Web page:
Imaginary cities built with imaginary cash.
Mirages shimmering in the desert,
Only upon closer inspection did they evaporate.
Highways served the SUVs that sucked her oil.
Overnight, they became Roads to Nowhere;
The desert had at last found its vanishing point.
Solo exhibition by Adam Sébire
Venue: The Rocks Pop-Up.
Address: 47 George Street (side entrance), Sydney, Australia. MAP
Exhibition: Wednesday 2 May till Monday 11 June, 2012.
Hours: Wed/Thu/Sun 12-8pm | Fri-Sat 12-10:30pm
Catalogue: download PDF of works for sale
Roads to Nowhere is an exhibition of photographic stills & video art shot in and around Dubai after the global financial crisis. Deserted, fully-signposted multi-lane highways cut swathes through the sand, only to end equally precipitously in the middle of nowhere; monuments to excess and the money that ran out.
Surrounded by desert, the city-dweller feels small and exposed. There is an uneasiness at such immensity, and intensity, of nature. The desert resists perspectival representation — until it is penetrated by that icon of 'progress', the Highway. It arrives pre-packaged with its own vanishing point and sculpturally minimalist aesthetic, inscribing the sandy void with the familiar markings of civilisation: dotted white lines, roadsigns, streetlights and roundabouts.
With these symbols we attempt to tame the desert, to insist on perspective, to prove we are bigger than its expanse. A desert highway need not have cars; it has just to offer potential: to lead us, in our vehicular isolation, to civilisation at high speed, from even the furthest reaches of nature. Which is precisely what makes a highway that runs out so disturbing. What happened, we ask? What does it mean? Do we turn around and go back? Or do we motor onwards? And so off with bravado we head toward the horizon, confident in our technology, yet secretly fearful of being swallowed by the sands.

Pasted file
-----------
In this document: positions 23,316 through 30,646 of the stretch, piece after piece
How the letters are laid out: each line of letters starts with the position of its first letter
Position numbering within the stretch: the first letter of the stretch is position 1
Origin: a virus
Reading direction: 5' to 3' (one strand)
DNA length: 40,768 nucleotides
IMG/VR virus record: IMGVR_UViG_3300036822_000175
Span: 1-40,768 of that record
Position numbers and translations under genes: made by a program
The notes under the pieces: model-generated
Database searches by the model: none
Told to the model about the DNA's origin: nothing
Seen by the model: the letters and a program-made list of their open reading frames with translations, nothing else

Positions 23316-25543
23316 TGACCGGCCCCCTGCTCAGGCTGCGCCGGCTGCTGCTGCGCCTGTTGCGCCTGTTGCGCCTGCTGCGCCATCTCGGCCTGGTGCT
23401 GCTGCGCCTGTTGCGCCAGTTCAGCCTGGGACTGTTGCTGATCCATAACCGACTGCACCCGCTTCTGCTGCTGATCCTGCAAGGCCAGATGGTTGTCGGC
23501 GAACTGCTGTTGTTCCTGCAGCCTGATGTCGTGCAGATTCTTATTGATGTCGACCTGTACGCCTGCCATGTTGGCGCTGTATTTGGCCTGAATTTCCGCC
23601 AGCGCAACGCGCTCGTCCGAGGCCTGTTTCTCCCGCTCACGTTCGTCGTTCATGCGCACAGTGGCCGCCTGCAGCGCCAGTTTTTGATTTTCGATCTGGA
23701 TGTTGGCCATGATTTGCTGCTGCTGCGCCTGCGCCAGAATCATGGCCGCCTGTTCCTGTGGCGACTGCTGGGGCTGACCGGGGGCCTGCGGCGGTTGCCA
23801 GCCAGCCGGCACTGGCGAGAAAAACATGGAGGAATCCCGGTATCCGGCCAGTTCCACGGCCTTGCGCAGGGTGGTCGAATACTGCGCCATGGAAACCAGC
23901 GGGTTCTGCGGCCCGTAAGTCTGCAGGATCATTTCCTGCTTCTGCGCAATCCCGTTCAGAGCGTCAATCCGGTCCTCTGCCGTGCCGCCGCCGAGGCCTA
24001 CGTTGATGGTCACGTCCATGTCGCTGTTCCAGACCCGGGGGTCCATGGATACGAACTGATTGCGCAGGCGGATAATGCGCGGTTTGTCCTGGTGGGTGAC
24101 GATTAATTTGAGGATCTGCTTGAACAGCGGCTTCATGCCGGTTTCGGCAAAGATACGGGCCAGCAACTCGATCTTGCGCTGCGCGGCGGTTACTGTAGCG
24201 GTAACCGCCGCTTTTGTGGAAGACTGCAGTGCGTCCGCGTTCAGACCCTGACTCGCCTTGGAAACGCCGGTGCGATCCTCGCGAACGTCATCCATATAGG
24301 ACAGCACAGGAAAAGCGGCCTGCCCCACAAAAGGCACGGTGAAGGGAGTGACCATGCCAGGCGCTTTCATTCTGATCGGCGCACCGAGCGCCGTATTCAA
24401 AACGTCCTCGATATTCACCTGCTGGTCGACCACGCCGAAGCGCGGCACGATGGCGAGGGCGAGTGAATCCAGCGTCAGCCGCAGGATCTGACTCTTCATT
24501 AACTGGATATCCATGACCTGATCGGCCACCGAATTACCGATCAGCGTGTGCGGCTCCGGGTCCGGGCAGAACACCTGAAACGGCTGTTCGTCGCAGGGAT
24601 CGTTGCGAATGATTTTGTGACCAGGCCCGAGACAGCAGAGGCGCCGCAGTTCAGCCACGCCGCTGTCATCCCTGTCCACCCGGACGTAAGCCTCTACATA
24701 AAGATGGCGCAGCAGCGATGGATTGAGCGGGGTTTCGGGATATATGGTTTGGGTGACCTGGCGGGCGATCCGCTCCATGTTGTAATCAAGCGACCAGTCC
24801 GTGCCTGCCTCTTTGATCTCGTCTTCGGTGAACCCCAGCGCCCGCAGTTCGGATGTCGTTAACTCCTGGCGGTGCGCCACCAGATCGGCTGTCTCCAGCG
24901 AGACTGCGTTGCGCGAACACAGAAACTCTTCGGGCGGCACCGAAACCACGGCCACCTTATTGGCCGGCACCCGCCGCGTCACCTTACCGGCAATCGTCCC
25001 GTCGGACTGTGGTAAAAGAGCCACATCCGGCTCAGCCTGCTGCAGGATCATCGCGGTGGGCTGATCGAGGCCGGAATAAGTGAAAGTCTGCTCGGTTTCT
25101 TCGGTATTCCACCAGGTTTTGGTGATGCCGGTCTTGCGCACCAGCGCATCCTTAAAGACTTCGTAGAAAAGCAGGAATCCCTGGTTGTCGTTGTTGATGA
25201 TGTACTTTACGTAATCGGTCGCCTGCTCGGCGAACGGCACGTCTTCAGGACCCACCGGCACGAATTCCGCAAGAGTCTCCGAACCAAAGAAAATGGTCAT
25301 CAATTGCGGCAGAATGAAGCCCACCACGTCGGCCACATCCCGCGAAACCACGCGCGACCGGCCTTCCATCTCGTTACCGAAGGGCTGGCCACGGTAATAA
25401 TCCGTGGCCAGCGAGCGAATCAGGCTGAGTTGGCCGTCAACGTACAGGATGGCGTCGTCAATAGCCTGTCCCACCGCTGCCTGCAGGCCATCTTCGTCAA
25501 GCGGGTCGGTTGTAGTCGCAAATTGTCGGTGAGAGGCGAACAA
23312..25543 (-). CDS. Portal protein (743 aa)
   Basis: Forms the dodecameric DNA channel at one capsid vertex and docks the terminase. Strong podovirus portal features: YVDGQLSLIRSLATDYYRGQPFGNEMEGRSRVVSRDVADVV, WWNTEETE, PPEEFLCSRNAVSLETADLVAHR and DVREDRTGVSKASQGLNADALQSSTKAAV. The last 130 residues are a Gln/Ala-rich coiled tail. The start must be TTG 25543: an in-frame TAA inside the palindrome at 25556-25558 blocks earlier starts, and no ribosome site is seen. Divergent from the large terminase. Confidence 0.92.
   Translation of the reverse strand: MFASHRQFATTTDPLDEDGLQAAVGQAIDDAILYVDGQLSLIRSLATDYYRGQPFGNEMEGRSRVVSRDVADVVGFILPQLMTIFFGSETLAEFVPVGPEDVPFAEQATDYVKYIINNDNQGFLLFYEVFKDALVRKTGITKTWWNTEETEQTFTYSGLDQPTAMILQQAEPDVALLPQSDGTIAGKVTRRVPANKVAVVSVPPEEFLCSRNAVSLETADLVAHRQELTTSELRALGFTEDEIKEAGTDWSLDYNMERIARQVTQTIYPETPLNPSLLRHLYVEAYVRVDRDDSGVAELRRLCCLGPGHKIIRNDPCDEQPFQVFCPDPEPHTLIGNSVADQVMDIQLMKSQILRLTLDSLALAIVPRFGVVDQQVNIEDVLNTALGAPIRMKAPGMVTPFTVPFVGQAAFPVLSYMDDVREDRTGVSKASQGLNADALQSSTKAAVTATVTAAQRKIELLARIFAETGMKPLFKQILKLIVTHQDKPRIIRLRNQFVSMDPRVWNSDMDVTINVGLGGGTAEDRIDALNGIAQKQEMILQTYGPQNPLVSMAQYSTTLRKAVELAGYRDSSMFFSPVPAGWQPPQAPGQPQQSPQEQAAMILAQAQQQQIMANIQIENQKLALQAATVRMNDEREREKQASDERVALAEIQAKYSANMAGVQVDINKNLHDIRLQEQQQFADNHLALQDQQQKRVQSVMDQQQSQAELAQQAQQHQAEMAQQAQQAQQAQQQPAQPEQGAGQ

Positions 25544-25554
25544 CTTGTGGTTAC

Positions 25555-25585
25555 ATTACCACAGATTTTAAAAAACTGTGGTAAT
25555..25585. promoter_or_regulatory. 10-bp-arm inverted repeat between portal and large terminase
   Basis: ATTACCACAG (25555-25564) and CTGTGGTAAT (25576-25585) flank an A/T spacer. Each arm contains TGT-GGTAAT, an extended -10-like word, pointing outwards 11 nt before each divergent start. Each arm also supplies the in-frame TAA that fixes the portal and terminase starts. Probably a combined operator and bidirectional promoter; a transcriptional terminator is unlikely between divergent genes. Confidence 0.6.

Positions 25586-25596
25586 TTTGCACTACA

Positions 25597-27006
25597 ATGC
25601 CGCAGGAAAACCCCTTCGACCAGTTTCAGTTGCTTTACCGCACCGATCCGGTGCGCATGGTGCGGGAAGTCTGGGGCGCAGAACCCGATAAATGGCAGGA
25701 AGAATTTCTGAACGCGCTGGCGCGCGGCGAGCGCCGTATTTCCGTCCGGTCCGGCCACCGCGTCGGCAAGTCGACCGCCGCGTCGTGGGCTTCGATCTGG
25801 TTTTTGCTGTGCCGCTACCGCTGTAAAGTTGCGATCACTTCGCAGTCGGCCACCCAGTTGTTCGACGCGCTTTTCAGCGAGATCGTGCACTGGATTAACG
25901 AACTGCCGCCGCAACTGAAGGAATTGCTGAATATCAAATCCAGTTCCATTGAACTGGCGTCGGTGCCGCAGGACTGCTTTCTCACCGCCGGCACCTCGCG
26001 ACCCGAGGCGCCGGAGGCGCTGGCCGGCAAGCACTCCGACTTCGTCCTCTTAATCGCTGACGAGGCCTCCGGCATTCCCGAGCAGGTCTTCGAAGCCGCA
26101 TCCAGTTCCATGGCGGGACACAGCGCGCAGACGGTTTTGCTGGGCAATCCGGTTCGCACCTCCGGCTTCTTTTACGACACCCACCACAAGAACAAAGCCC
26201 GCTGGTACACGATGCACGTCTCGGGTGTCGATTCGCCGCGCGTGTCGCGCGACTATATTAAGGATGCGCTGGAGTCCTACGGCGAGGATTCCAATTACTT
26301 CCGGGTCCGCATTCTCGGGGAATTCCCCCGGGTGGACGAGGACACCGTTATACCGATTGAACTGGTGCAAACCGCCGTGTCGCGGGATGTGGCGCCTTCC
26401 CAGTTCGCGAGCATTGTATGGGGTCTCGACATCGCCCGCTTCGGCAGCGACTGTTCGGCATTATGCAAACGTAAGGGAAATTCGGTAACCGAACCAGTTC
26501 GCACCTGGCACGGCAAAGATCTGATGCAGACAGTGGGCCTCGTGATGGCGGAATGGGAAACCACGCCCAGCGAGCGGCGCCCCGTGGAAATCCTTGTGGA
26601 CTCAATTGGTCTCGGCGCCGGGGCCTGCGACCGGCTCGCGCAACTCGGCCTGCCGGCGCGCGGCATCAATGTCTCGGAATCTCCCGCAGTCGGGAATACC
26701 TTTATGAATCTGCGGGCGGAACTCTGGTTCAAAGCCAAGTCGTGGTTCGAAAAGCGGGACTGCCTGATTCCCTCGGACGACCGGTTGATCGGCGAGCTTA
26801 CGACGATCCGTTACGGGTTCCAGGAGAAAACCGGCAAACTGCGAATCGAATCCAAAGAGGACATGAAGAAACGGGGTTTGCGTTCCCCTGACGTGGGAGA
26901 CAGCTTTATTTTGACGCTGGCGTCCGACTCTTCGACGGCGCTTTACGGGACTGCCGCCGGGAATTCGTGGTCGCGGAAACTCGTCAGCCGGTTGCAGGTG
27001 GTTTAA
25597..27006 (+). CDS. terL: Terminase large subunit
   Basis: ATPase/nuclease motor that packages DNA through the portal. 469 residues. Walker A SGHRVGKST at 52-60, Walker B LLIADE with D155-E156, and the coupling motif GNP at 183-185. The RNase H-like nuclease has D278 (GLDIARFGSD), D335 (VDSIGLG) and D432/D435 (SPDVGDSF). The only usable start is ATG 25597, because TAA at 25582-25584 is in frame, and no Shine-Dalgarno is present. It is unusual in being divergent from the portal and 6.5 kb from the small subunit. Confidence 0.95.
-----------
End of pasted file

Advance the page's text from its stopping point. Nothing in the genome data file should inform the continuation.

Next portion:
The symbolism of desertification hangs heavily over our species as our addiction to fossil fuels slowly cooks the planet. Our car culture leaves its mark on the world not just by upwards manipulation of the global temperature, but in these asphalt and concrete monuments to excess that it leaves behind.
Adam Sébire is a photographer and filmmaker with a number of documentary credits to his name. He is now using multi-screen documentary to explore climate change-driven sea level rise in a postgraduate degree for Sydney College of the Arts (University of Sydney). His Roads to Nowhere project premières as a collateral gallery exhibition of the Head On Photo Festival in 2012 and is presented in conjunction with Vivid Sydney and The Rocks Pop-Upcurated by Ryszard Dabek for Sydney College of the Arts (SCA). SCA at The Rocks Pop-Up acknowledges the generous financial support of the University of Sydney Chancellor’s Committee grant.
The exhibition comprises a dozen large photographic stills, some accompanied by smaller maps and aerial imagery, occupying the wall-space in a variety of orientations, some as diptychs or triptychs. Two screens, one 9:16 (portrait), one 16:9 (landscape) loop video material. With thanks to Ryszard Dabek (for guidance), Elke Reinhuber (additional camel footage), staff of SHFA, and Stuart Wilkinson (original concept).
Screen shots from The Workers (2012).
Part of the Roads to Nowhere exhibition.
Single-channel High Definition video, mono audio. 9:16 screen ratio.
Dur: approx. 6’00”, looped.
A dozen migrant labourers from the subcontinent — on whose back Dubai’s myth of endless growth is built — pause in their work to return the viewer’s stare.
METROpolis (2011) Single-channel High Definition video. Stereo sound design by Jeff Carey & Merlijn Twaalfhoven. 16:9 screen ratio. Dur: 1’31”. © Adam Sébire
A timelapse journey revealing a metropolis seemingly devoid of human presence.
Camel Roundabout (2012)
Single-channel High Definition video. Stereo audio. 16:9 screen ratio. Dur:. 8’18”. © Adam Sébire.
The wanderings of a herd of camels lost amidst the roundabouts of an abandoned desert ‘suburb’.